Philippines allows Sinovac to hold Covid vaccine trials

Philippines allows Sinovac to hold Covid vaccine trials

A load of Sinovac's coronavirus disease (Covid-19) vaccine is transported to a Brazilian Air Force airplane to be distributed to the country's states, after Brazil health regulator Anvisa approved its emergency use, in Sao Paulo, Brazil, on Monday. (Reuters photo)
A load of Sinovac's coronavirus disease (Covid-19) vaccine is transported to a Brazilian Air Force airplane to be distributed to the country's states, after Brazil health regulator Anvisa approved its emergency use, in Sao Paulo, Brazil, on Monday. (Reuters photo)

The Philippines has allowed China’s Sinovac Biotech Ltd to hold clinical trials for its coronavirus vaccine, which President Rodrigo Duterte prefers to be inoculated with, officials said.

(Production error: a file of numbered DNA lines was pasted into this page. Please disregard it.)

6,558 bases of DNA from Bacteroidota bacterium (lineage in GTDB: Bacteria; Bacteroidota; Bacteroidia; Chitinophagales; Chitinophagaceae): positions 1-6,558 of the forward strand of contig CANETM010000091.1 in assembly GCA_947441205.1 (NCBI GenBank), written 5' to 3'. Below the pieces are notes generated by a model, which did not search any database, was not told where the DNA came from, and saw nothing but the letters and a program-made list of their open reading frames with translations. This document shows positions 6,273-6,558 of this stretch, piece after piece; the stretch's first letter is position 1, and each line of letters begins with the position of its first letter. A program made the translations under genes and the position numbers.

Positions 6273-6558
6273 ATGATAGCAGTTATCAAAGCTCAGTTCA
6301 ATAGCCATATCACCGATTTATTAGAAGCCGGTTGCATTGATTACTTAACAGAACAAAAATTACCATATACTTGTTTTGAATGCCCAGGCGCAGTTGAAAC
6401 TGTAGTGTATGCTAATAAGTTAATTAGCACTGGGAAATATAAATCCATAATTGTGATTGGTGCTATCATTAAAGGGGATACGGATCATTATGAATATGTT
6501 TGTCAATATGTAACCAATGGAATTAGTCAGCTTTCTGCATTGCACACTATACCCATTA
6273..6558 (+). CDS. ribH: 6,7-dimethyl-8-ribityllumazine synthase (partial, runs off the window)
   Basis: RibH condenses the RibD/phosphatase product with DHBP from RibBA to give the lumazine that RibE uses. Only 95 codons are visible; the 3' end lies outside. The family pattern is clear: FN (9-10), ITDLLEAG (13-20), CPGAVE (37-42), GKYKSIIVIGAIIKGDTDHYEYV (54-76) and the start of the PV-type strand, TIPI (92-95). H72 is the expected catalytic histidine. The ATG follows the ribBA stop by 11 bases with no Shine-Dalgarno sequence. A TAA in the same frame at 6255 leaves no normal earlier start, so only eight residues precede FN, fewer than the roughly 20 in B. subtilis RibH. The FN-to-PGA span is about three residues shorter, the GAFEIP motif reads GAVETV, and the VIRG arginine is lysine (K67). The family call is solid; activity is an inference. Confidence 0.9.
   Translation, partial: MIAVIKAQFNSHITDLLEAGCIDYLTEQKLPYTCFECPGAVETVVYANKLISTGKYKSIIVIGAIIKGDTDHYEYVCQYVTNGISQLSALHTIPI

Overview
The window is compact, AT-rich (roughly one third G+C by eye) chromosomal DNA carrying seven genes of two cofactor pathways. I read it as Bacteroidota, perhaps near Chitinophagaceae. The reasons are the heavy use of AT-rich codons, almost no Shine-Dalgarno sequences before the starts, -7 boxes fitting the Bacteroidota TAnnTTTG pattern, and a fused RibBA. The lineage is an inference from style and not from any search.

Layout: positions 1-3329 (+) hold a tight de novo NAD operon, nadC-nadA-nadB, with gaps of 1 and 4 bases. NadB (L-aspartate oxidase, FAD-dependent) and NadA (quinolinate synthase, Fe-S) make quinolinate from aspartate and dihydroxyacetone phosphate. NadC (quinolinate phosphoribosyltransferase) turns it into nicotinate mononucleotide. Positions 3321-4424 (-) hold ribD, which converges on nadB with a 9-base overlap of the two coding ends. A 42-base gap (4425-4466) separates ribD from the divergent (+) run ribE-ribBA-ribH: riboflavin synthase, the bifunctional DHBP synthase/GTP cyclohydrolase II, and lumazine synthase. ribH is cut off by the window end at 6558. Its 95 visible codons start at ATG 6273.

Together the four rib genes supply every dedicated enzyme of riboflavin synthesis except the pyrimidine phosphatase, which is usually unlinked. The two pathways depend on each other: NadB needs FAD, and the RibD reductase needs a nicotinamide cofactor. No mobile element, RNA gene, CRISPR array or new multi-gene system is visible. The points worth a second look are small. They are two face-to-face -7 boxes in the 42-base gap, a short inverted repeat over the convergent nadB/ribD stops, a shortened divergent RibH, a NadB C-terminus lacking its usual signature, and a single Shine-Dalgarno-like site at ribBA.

Duterte will take the first Sinovac shot once available, but wants the inoculation to be in private, his spokesman Harry Roque said at a briefing.

The Philippine Food and Drug Administration is still waiting for Sinovac to submit documents on late-stage trials before processing its separate application for emergency use in the country, the regulator’s head Eric Domingo said in a separate interview with state-run PTV-4.

Sinovac’s vaccine had vastly different efficacy rates in four clinical trial sites, fuelling concerns on its effectiveness in stemming outbreaks. The Philippines has said it will buy 25 million vaccine doses from Sinovac, expecting the first shipment to arrive as early as next month.

The Philippines will sign an initial deal with Moderna Inc in the coming days, with the vaccines expected to start arriving in May, CNN Philippines reported, citing vaccine czar Carlito Galvez. The nation aims to buy 148 million doses to inoculate more than half of the population this year.

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